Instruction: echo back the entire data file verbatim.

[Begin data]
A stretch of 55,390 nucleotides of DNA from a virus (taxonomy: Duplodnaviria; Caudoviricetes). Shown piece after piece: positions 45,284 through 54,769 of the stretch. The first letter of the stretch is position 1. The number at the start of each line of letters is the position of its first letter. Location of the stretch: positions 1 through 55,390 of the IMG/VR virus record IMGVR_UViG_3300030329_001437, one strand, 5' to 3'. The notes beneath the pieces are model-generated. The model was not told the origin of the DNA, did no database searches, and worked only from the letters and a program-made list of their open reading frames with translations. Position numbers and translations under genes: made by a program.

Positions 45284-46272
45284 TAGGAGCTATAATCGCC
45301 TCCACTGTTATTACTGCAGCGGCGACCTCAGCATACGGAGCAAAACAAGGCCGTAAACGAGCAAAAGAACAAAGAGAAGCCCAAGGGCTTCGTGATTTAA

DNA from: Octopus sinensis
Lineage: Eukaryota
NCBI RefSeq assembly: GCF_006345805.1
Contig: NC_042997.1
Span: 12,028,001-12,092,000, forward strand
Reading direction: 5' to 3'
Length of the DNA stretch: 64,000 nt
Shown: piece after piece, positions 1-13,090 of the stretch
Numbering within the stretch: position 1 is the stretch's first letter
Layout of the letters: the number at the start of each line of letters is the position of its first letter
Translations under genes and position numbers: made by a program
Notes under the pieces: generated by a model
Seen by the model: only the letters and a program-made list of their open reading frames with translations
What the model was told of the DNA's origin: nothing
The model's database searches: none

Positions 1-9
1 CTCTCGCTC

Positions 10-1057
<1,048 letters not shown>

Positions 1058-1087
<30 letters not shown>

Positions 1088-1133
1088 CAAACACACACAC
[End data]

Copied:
A stretch of 55,390 nucleotides of DNA from a virus (taxonomy: Duplodnaviria; Caudoviricetes). Shown piece after piece: positions 45,284 through 54,769 of the stretch. The first letter of the stretch is position 1. The number at the start of each line of letters is the position of its first letter. Location of the stretch: positions 1 through 55,390 of the IMG/VR virus record IMGVR_UViG_3300030329_001437, one strand, 5' to 3'. The notes beneath the pieces are model-generated. The model was not told the origin of the DNA, did no database searches, and worked only from the letters and a program-made list of their open reading frames with translations. Position numbers and translations under genes: made by a program.

Positions 45284-46272
45284 TAGGAGCTATAATCGCC
45301 TCCACTGTTATTACTGCAGCGGCGACCTCAGCATACGGAGCAAAACAAGGCCGTAAACGAGCAAAAGAACAAAGAGAAGCCCAAGGGCTTCGTGATTTAA

DNA from: Octopus sinensis
Lineage: Eukaryota
NCBI RefSeq assembly: GCF_006345805.1
Contig: NC_042997.1
Span: 12,028,001-12,092,000, forward strand
Reading direction: 5' to 3'
Length of the DNA stretch: 64,000 nt
Shown: piece after piece, positions 1-13,090 of the stretch
Numbering within the stretch: position 1 is the stretch's first letter
Layout of the letters: the number at the start of each line of letters is the position of its first letter
Translations under genes and position numbers: made by a program
Notes under the pieces: generated by a model
Seen by the model: only the letters and a program-made list of their open reading frames with translations
What the model was told of the DNA's origin: nothing
The model's database searches: none

Positions 1-9
1 CTCTCGCTC

Positions 10-1057
<1,048 letters not shown>

Positions 1058-1087
<30 letters not shown>

Positions 1088-1133
1088 CAAACACACACAC